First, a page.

I attended Christian school growing up, and I can always remember shaking my head at the irony of student athletes praying for God to help them win their game. As if the other teams at the other Christian schools we were playing against weren’t praying for the same thing. How does God decided whose side to take? And I realize the attacks and violence happening are on a totally different scale, and I realize Israel is God’s chosen nation – but I don’t think that always means what we think it means. I don’t think the sides we begin to draw up and take always represent the way He is seeing the situation.

I am not here to debate theology or politics or global issues. Ultimately I’m less concerned with what I think or anyone else thinks, but I am very concerned with what I know.

And I know with unshakeable certainty that God loves people. All people. His heart breaks over lives taken and lives broken. All lives.

So please – please do pray for Israel. But don’t pray one-sided prayers. Don’t add on, “And help Palestine too” as an afterthought. Pray for Palestine too. Lives are hanging in the balance on all sides – lives that are precious to God. Lives that are worthy of our prayers and our awareness and our voices speaking on their behalf.

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Filed under Church, Prayer

A Fierce Love (Guest Post)

I’m so excited to host my first ever guest on this blog.  Jen Bradbury is a story sister, and her words here are full of truth and depth.  I posed the question, “What is the most important thing you want your kids to know about the love of God?”  Her response touches a particularly special place in my heart as a former youth ministry person myself.

Image Source: CreationSwap.com

Image Source: CreationSwap.com

Recently, a student told me this story:

A Sunday School teacher shows her class a picture of a squirrel and asks “What is this?” A child responds, “Well, it looks like a squirrel but I know the right answer is Jesus. The right answer is always Jesus.”  

 As a youth worker, I fear this story is all too true. We’ve conditioned our church kids to know the right answer is always Jesus; Even when they cannot actually see Jesus.

 In the same way, when we talk of God, we’ve conditioned them to know the right answer is always love.

 When I ask church kids, “What’s God like?” most will say, almost reflexively, “He’s loving.”   

 To some degree, this is good. I want the students with whom I work to know, without a doubt, that God is loving.

 However, my fear is that because this is our conditioned response, most kids don’t really understand what this means; Most kids don’t really know how God’s love differs from the love of others. And because they don’t, I worry that our constant association of God with love actually has actually reduced God into something he is not: A wimp or a doormat who we can trample over.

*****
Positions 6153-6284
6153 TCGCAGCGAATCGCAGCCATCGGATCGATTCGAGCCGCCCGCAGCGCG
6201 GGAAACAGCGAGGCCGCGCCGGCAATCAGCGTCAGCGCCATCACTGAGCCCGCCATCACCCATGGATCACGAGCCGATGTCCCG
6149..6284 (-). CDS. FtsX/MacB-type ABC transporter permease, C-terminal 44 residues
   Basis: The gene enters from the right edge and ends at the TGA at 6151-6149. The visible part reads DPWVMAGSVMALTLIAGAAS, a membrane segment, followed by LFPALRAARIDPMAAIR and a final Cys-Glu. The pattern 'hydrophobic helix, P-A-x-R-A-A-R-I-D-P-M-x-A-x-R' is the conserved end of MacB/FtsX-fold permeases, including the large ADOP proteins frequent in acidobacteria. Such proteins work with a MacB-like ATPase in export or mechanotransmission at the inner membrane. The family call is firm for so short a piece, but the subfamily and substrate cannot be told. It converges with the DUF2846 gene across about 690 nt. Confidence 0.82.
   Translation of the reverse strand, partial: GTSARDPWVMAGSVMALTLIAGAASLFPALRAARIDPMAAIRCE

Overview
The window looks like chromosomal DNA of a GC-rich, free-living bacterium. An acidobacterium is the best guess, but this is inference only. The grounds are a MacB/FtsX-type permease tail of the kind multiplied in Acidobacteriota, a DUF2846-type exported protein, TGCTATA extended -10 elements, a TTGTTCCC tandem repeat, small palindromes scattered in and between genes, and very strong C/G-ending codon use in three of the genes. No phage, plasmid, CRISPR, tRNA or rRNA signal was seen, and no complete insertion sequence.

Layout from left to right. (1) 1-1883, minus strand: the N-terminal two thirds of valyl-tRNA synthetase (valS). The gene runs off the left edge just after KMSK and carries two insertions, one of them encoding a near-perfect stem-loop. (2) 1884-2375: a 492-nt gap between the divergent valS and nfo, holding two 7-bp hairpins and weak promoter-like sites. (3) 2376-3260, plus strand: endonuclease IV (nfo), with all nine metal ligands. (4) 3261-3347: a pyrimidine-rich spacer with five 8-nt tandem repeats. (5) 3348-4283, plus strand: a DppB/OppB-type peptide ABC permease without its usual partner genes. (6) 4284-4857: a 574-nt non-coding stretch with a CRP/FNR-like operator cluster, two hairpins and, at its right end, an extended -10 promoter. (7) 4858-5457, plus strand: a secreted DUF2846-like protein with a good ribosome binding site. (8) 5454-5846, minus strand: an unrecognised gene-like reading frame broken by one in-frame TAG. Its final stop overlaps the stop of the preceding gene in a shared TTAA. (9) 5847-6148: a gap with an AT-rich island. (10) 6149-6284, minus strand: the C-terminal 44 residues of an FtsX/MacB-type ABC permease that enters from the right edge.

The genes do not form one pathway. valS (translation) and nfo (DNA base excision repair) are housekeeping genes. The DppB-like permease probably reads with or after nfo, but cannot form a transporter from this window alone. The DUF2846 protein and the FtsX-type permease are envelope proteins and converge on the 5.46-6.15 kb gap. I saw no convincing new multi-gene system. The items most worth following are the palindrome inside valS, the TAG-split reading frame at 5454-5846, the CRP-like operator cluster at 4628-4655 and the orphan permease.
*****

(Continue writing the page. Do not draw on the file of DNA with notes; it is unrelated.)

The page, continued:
For this reason, as a youth worker who’s not yet a parent, there are two things I most want my kids – the students with whom I have the privilege of working – to know about the love of God.

 The first is that the manifestation of God’s love is Jesus. I want my students to know without a doubt that they don’t have to guess what God’s love looks like; It looks like Jesus.

 I also want my kids to know that God’s love is fierce.

 Take, for example, the love of God we see in Jesus’ interaction with the adulterous woman in John 8.

 In this story, love compels Jesus to stand in the gap between this woman and her accusers; To recklessly pursue the unworthy; And to offer this woman unmerited grace. Beyond that, however, the fierceness of God’s love demands the best from this adulterous woman, that she “Go and sin no more.” In the process, it changes her, giving her a new identity.

 So it is with God’s love with us.

 Its fierceness pursues us into the depths of our pain and sorrow, into the places we’d rather it not go; Its fierceness demands our best, not out of fear of punishment but in response to a love so much greater than any we have ever known; It lavishes us with undeserved grace and in the process, it changes us.

 Ultimately, I don’t just want my students to know love is the right answer to questions about God’s character.

 Instead, I want them to have truly experienced God’s love. Beyond that, however, I want my students to have been changed by God’s love so that they, in turn, can radically love and change others.